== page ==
This course covers the systems engineering aspects of wireless access networks and their relation to localization techniques for Electrical Engineering, Computer Science or other graduate students interested in this field. The course provides a comprehensive overview of wireless access techniques used in wide, local and personal area networks and relates these technologies to emerging localization techniques using cellular, UWB, WiFi, and other signals of opportunity used in emerging smart devices such as iPhone. The emphasis of the wireless access methods is on comparative performance evaluation and system description of TDMA, CDMA and OFDM transmission and distributed contention and assigned access methods. The emphasis on localization is on comparative performance evaluation of different algorithms in multipath rich indoor and urban areas. (Prerequisite: ECE506/CS513 or equivalent familiarity with the local and wide area networks.)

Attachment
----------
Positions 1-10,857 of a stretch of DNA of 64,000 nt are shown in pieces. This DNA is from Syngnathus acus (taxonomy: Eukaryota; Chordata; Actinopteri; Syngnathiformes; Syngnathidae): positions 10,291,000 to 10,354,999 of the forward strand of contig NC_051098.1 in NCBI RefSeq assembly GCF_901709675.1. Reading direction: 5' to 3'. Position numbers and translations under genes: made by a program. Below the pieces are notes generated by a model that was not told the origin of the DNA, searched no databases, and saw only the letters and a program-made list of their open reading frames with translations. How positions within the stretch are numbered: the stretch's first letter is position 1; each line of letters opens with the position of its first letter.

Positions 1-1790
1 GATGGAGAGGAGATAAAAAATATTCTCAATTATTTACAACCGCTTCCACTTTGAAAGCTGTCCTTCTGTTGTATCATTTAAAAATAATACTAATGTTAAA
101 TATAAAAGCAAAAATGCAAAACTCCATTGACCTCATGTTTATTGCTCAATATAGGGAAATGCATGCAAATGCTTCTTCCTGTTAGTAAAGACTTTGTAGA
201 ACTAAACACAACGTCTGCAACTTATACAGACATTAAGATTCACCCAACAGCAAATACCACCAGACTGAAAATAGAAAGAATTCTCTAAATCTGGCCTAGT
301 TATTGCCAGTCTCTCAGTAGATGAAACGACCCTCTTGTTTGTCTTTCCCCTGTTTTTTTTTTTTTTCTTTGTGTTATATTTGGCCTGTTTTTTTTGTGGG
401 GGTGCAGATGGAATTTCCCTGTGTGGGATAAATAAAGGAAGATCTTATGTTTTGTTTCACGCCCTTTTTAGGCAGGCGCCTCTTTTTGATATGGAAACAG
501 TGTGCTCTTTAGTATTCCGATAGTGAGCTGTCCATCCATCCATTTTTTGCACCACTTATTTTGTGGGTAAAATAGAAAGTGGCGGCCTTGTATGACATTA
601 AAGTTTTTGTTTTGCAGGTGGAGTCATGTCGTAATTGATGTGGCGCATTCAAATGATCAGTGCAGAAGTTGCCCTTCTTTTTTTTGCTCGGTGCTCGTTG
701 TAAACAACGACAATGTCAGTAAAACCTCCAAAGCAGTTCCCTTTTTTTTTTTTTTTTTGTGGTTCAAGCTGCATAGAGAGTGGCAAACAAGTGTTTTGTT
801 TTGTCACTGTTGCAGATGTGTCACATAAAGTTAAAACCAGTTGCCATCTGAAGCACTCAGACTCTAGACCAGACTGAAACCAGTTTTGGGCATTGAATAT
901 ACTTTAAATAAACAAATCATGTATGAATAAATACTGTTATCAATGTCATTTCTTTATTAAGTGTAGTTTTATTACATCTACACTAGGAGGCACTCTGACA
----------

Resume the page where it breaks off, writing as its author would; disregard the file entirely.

ECE 549. Selected Topics in Control
Courses in this group are devoted to the study of advanced topics in the formulation and solution of theoretical or practical problems in modern control.
ECE 5500 (formerly ECE 559A). Introduction to Power Systems Engineering
This graduate course introduces the fundamentals of Electric Power Systems Engineering. Topics include a review of AC circuit analysis and then introduce transmission line parameter calculation, symmetrical component analysis, transformer and load modeling, symmetrical and unsymmetrical fault analysis, power flow, and power systems stability. (Prerequisites: Knowledge of circuit analysis, basic calculus and differential equations, elementary matrix analysis and basic computer programming.)